Roger Sabon Renaissance Chateauneuf-du-Pape Blanc 2012 is an equal blend of foudre aged Grenache Blanc, Clairette, Roussanne, and Bourboulenc. Sabon Renaissance is attractive right away. Exotic florals, hazelnut, white and yellow fruits and mineral. The palate Sabon Renaissance is a gorgeously supple, silky, elegant experience. It is long finishing and savoury.
Sabon Renaissance is on a wonderful plateau, it will not improve further, but it is in the perfect place for enjoyment.
Roger Sabon Renaissance Chateauneuf-du-Pape Blanc 2012, and all wines are eligible for at least 5% off any six bottles. And 10% off any 12 bottles. Some wines will be at a more significant discount and not subject to further discounts.
Roger Sabon is an excellent producer of Châteauneuf du Pape. The Roger Sabon Cuvee system bases selection on vine age. Therefore the expression of fruit and terroir are the focus, with oak used judiciously. Each Roger Sabon Cuvee is velvety with high concentration, flesh and finesse, utilising large, old oak casks for elevage. Delicious wines right through the range. Roger Sabon is one of my favourite producers in the whole wine world.
Roger Sabon Renaissance Chateauneuf-du-Pape Blanc 2012 Wine Review
“Features creamy and stony notes, with melon, peach and chamomile at the core, lined with blanched almond and salted butter flavors that add good length to the finish. Very fresh, with gorgeous purity. Drink now through 2015.”
The house of the New Pope. Where Grenache transcends its tendency towards mediocrity and becomes a noble variety. Chateauneuf reds can be a blend of up to 15 varieties, with the main three being Grenache, Shiraz and Mourvedre. Some estates use all 15, and some use as little as one. With a range of terroirs and blending options, it is hard to pin down CNDP to one style, so find a producer you like and find out their conspirators. The ability to age here is the same as great Burgundy or Bordeaux. The whites can be as outstanding as the reds but definitely on the expensive side.
One of the great wine regions in the world. Situated along the Rhone river in South-East France, there is a distinct divide between the Syrah dominant North where the Mistral wind cools and regulates the temperature and the hot lands in the South where Grenache is at its peak. The region produces everything from easy-going quaffers to wines that demand long-term cellaring. Whites can be outstanding such as Viognier made in Condrieu, and Rosé makes a fair impression too.
Clairette means “light one”. Clairette was once widespread in France, but higher-quality varieties replaced it. You can still find Clairette in the Rhone Valley and Languedoc.
Its low acid, high alcohol and tendency to oxidise made it popular for Sparkling wine, Vermouth and Madeira styles.
As a table wine, Clairette tends to make fresh, light wines tasting of apples, citrus and stonefruit.
Closely related to the more famous red Grenache, Grenache blanc shares similar characteristics. It is prone to high alcohol, low acids, and high cropping. Also, like red Grenache, Grenache Blanc does better in most cases when it is blended with other grapes. Commonly in the Rhone, it is Roussanne, but there are half a dozen other native Rhone whites that can be used. Look for flavours in the citrus and herbaceous spheres.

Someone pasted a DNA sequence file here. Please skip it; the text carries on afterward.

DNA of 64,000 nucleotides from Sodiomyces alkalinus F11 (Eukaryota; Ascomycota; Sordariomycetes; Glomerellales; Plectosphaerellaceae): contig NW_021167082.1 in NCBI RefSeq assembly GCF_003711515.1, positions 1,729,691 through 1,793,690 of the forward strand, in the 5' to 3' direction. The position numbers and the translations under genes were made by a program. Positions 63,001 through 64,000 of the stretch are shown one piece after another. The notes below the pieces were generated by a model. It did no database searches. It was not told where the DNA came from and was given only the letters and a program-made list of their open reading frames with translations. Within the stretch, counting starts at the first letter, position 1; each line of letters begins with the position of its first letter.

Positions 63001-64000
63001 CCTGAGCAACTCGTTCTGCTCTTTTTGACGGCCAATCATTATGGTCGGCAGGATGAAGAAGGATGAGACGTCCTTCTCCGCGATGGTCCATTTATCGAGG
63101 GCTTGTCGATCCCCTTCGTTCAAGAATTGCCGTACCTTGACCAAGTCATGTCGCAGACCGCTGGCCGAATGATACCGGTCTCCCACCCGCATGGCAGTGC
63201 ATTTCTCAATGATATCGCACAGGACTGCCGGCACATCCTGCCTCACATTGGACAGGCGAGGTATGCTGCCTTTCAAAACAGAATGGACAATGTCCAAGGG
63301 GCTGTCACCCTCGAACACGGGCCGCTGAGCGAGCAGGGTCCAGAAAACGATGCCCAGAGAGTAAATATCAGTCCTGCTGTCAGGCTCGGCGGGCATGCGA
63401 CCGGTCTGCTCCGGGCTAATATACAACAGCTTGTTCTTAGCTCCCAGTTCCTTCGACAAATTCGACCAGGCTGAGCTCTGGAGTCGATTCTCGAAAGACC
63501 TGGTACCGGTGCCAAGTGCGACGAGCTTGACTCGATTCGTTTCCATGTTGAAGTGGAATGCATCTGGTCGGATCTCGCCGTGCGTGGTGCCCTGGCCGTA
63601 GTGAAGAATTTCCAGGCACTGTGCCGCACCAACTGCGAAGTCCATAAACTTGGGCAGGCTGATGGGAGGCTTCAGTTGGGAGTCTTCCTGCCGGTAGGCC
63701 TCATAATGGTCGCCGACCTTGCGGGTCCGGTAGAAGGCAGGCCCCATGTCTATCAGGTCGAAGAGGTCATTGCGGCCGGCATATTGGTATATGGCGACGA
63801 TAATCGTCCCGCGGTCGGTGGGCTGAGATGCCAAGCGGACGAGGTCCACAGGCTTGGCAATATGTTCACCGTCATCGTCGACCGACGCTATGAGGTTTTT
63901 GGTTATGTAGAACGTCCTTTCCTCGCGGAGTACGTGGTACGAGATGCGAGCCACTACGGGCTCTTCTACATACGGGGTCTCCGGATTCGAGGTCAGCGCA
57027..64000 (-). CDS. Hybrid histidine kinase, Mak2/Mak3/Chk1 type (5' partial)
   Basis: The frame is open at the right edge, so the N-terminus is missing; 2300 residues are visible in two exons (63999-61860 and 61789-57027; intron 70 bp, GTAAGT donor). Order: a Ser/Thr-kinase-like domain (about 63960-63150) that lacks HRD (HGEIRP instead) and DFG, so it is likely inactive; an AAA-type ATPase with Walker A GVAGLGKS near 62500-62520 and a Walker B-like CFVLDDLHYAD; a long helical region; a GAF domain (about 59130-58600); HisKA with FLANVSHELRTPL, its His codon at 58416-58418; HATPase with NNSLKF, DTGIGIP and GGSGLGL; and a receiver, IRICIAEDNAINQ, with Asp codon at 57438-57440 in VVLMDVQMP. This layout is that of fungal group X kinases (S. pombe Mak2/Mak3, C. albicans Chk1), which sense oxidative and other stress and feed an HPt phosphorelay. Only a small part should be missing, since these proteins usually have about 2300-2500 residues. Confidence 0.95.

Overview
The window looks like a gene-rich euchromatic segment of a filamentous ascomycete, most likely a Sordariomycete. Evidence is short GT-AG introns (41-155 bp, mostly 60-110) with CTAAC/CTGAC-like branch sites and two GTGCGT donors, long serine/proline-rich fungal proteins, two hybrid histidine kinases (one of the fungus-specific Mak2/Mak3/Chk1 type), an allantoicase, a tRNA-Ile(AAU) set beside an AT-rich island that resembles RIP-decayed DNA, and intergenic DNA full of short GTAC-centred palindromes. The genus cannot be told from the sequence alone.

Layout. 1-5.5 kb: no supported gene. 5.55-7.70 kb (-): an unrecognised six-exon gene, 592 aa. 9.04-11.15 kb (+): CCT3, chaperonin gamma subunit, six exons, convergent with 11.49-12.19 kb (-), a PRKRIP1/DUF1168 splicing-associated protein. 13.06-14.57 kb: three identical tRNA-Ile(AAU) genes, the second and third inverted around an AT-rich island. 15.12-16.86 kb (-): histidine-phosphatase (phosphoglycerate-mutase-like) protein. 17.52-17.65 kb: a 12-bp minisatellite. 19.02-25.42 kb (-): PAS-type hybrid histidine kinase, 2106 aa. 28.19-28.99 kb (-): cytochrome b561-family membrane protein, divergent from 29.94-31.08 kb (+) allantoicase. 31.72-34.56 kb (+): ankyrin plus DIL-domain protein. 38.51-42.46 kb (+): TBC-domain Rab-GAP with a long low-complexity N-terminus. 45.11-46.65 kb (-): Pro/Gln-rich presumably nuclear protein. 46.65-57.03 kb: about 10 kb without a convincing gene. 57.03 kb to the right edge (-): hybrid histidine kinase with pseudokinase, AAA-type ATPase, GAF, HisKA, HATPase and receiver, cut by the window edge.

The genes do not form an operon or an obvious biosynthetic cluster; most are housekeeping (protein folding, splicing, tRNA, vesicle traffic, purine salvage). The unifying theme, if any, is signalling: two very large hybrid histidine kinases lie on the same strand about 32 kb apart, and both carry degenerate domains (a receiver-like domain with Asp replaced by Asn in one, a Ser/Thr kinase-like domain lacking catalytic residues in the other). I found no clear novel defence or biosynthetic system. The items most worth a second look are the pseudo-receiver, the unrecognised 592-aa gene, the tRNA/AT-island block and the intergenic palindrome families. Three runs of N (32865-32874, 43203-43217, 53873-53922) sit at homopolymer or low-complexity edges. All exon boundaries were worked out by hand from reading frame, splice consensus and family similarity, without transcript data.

One of the grapes, along with Marsanne, that adds texture, structure and sobriety to the Rhone Valley’s ostentatious Viognier. Without their flamboyant partner, the wines tend to be rich, understated but with good balance. In the right hands, there is amazing perfume and fruit to coax out.
The land that so many New World (not European) wine producers look to emulate. To generalise about French wine, I would say it is savoury, lighter-bodied wines. They are the definition of elegant, complex. There are many styles, though. And there is a French wine for every palate. They lead the world in Pinot Noir and Chardonnay in Burgundy. Sparkling Wine in Champagne. Cabernet and Merlot in Bordeaux. Syrah(Shiraz) and Grenache in the Rhone Valley. Riesling, Gewurztraminer, and Pinot Gris in Alsace. Sauvignon Blanc, and Chenin Blanc in the Loire Valley. Gamay in Beaujolais.
Wine is the result you get from fermented grape juice. There is proof of wine production dating back 8000 years ago. Fashions, innovations and many other factors have influenced the way wine has evolved over the years.
The wine grape is special. It contains everything you need to make grape wine except for the yeast, which lives on the outside of the skins.
Human inputs can influence the final product, including the viticulture (growing) choices. And the winemaker can shape the wine to a point too.
The best wines of the world often refer to terroir. Terroir is a French term that refers to all the climatic, geological and topographical influences on a specific piece of land. And it is true that neighbouring vineyards, grown identically, can taste noticeably different.
It is interesting to know that you can make white wine from almost any grape. The colour comes from the skins, and if there is no contact, there is no colour. White wines tend to be delicate, perfumed, higher in acid and lower in alcohol. It seems for this and many other reasons, it is hard to make an incredibly impressive white wine. But those that have mastered the art are indeed some of the best winemakers in the world.
It is a falsehood to think that white wine does not age as well as red wine. But it is correct that white wine, as a rule, doesn’t age for as long.
The Wine Depository
I, Phil, have been running The Wine Depository since 2011. The Wine Depository exists to make sure you are drinking the good wines. You can browse and pick what is interesting to you. Or you can make contact with me. I’ll make sure you get what you want, to your palate, to your budget and to your door.